I am eagerly awaiting the opening of the third installment of The Hobbit at my local movie theatre.
If you read my previous post, “What is Required of Me?,” you will notice that I am in that Advent sort of mood. I am beginning to take stock of my location and direction, to use spatial language.
As I do so, I am aware of how the Holy Spirit is teaching me to think about and live in the midst of time and the events of life. Fr. Stephen Freeman has been writing some elegant posts lately on how our understanding of the meaning and theology of history has gone askew (gone wrong) and the weird places that takes us as persons and societies.
My thoughts and considerations on this subject have brought me to a renewed view of The Hobbit and The Lord of the Rings. I notice, as the story unfolds (notice I did not use the word “progresses”) that the characters, who start out with a whole bunch of plans and presumptions and convictions and knowledge about which they are certain, are gradually required to let go of these for a different orientation, attitude, and way of living. “In the beginning” they have it all figured out one way or another. As they journey, however, the twists and turns of events begin to challenge their plans and convictions and knowledge.
The characters, at least the ones who persevere to the end instead of perishing, find they must let go of their certainties and plans. Events and people are too complicated for them to successfully navigate with these tools. People and events are much more mysterious and subtle than they had once conceived.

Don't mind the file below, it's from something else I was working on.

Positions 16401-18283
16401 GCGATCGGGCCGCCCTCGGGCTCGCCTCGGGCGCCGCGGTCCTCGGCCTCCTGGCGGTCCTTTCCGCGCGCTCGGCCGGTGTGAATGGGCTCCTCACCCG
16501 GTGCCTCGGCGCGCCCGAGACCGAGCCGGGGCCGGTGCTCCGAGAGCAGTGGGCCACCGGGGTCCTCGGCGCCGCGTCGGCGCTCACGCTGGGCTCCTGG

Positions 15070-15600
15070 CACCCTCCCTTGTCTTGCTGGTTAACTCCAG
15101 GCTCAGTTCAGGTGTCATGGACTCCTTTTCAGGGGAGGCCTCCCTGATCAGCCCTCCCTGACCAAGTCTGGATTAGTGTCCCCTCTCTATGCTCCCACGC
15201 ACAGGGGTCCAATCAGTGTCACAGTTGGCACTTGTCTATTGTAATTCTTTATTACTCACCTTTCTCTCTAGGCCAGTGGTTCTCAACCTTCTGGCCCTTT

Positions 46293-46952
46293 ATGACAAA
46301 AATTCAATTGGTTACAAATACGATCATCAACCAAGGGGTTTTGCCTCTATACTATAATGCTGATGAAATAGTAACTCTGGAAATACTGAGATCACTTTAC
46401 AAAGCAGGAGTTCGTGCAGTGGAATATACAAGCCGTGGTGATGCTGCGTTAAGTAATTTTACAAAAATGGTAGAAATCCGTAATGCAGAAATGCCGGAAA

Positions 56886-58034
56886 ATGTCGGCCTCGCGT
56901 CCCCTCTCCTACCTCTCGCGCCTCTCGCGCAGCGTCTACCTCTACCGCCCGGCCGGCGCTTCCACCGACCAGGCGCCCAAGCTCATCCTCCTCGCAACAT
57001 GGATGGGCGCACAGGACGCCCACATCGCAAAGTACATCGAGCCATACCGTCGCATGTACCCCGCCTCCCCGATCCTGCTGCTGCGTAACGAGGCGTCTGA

They find that compassion and mercy for one another and the need of it from their companions is more important than anything else. They find that they have to be willing to say not just to themselves but to others “I do not know” and let themselves “be led,” Somehow that way is more important and “productive” (life-giving) than figuring out the way to proceed. They find that the future/destination, is real and in light of it they live and act, AND the present is the only place where they can live and the victory of the “end” can be embraced. They find that they must make plans regarding the future and how to proceed toward their destination but hold them with an open hand in the present because that is where the destination will always be located.
This does not mean they are “wishy-washy” or passive or without deeply held convictions. No, just the opposite. They have been “reduced” and the truth has been encountered and integrated and released in and through them. They are grounded, strong, and unconquerable. All that they “had to lose” has been relinquished for what is truly essential. True identity emerges, taking the direction of life for those who choose it and death for others refuse it. And, even for those who die, in their dying they choose their true identity and we know they live and do not die.
The end, of course, is not the end but the beginning. And, the beginning, if it is a real beginning is the end (the goal — the whole point). The end did not come into being as a result of the “progress” the end was all true all along. In time it came to be fulfilled. “Be still and know…”